auditory processing disorder accommodations federal employees

Imagine the constant hum of conversations, the rhythmic tap of keyboards, and the unexpected ring of phones. The familiar office soundscape can present a symphony of challenges for federal employees who have Auditory Processing Disorder (APD). Fortunately, reasonable accommodations can create a more comfortable and productive work environment for individuals with APD.

The Rehabilitation Act of 1973 and the Americans with Disabilities Act (ADA) require reasonable accommodations to protect the rights of qualified employees with disabilities. Below, our federal reasonable accommodation attorneys will outline the legal framework, explore different auditory processing disorder accommodations for federal employees, and guide you through the process of obtaining adjustments that promote a more supportive and inclusive federal work environment.

Learn how we can help you today by calling (800) 801-0598 or filling out our online form.

Demystifying APD: Understanding the Challenges

Auditory processing disorder is a neurodevelopmental disorder characterized by the brain’s inability to process auditory information effectively or efficiently. Individuals with APD may experience some key issues.

  • Difficulty understanding speech in noisy environments. The background noise of an office can make it challenging to distinguish individual voices and follow conversations.
  • Challenges with following verbal instructions. Complex instructions or rapid speech can be difficult to process. It can also make it challenging to retain the information conveyed.
  • Difficulty distinguishing subtle differences in sounds. This can impact tasks that require the ability to identify similar-sounding words or understand the emotional tone of speech. 

Individuals with APD may also experience difficulties with auditory processing speed, resulting in delayed reactions to verbal cues or information. 

How Does the ADA Define Disability?

The Americans with Disabilities Act provides a broad legal definition of disability to protect people with a variety of physical and mental impairments. 

The ADA defines a person with a disability in the following ways.

  • Has a physical or mental impairment. This encompasses a vast array of conditions, including APD, deafness, mobility limitations, chronic illnesses, and learning disabilities.
  • Substantial limitations of one or more major life activities. The ADA defines major life activities as basic everyday functions essential for independent living, such as sleeping, seeing, hearing, speaking, walking, working, learning, and caring for oneself.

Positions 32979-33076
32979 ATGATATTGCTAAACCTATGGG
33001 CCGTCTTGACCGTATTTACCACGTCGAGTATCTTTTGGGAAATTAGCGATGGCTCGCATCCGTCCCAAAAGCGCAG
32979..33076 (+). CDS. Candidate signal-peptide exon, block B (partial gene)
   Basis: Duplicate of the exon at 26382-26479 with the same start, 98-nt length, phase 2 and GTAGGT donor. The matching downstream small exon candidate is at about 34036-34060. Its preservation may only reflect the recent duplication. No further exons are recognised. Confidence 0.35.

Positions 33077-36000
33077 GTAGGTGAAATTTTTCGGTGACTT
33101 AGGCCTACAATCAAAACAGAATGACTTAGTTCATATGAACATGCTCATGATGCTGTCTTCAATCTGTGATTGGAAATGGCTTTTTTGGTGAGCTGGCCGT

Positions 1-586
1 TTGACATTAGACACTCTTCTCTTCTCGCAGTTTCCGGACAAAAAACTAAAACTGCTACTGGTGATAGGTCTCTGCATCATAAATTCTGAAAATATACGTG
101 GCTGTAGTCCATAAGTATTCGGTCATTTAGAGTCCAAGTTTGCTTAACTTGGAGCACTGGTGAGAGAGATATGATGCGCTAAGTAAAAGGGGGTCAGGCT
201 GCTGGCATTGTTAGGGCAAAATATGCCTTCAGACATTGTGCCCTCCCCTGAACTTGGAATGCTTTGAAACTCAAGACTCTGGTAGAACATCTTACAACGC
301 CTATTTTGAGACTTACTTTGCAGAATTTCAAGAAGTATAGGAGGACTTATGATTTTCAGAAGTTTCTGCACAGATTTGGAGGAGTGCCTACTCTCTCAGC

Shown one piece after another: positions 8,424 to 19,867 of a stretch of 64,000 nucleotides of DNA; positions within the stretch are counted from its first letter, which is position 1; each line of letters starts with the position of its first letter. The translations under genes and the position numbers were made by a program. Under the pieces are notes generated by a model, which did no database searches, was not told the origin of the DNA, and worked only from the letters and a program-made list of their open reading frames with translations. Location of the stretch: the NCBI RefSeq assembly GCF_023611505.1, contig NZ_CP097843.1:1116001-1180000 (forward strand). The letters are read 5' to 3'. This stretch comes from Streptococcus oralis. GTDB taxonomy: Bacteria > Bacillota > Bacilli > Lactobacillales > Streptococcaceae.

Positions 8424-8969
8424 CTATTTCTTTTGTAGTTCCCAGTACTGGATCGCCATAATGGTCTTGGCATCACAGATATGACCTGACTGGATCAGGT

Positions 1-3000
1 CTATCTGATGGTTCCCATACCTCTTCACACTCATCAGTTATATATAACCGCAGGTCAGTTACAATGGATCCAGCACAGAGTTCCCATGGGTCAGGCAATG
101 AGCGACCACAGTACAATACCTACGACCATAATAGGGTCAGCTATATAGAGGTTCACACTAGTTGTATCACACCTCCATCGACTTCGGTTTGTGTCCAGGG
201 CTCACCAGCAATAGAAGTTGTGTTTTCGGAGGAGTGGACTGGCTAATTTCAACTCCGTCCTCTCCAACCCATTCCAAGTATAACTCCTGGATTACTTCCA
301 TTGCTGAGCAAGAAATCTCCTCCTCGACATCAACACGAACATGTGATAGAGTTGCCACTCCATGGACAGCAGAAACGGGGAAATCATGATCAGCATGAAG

• Has a record of impairment. This encompasses individuals who may no longer experience the symptoms of the impairment but who have a documented history, potentially affecting past or future opportunities.
  • Regarded as having such an impairment. This protects individuals perceived as having a disability, even if they don’t technically meet the criteria. Often, those who are merely thought to have an impairment can experience discrimination due to this erroneous perception.

The ADA does not provide an exhaustive list of qualifying impairments. Instead, it focuses on the functional impact on major life activities, which can vary greatly depending on the individual and nature of their APD.

Is APD a Disability Under the ADA?

While APD doesn’t always meet the ADA’s definition of disability in every case, its impact on communication and learning can qualify it as a disability for many individuals. The key factor is demonstrating a substantial limitation in one or more major life activities due to APD. 

For example, if your APD significantly hinders your ability to understand speech in noisy environments, participate in meetings, or follow instructions at work, it may be considered a disability under the ADA. An attorney who focuses on disability rights can help you assess your individual circumstances and determine your eligibility for protection.

Examples of Workplace Accommodations for Auditory Processing Disorder

The potential accommodations for APD in the workplace are numerous and should be adapted to your unique needs. Let’s look at some common accommodations for individuals with APD.

Minimizing Distractions

It can help to try to lessen noisy distractions by doing the following: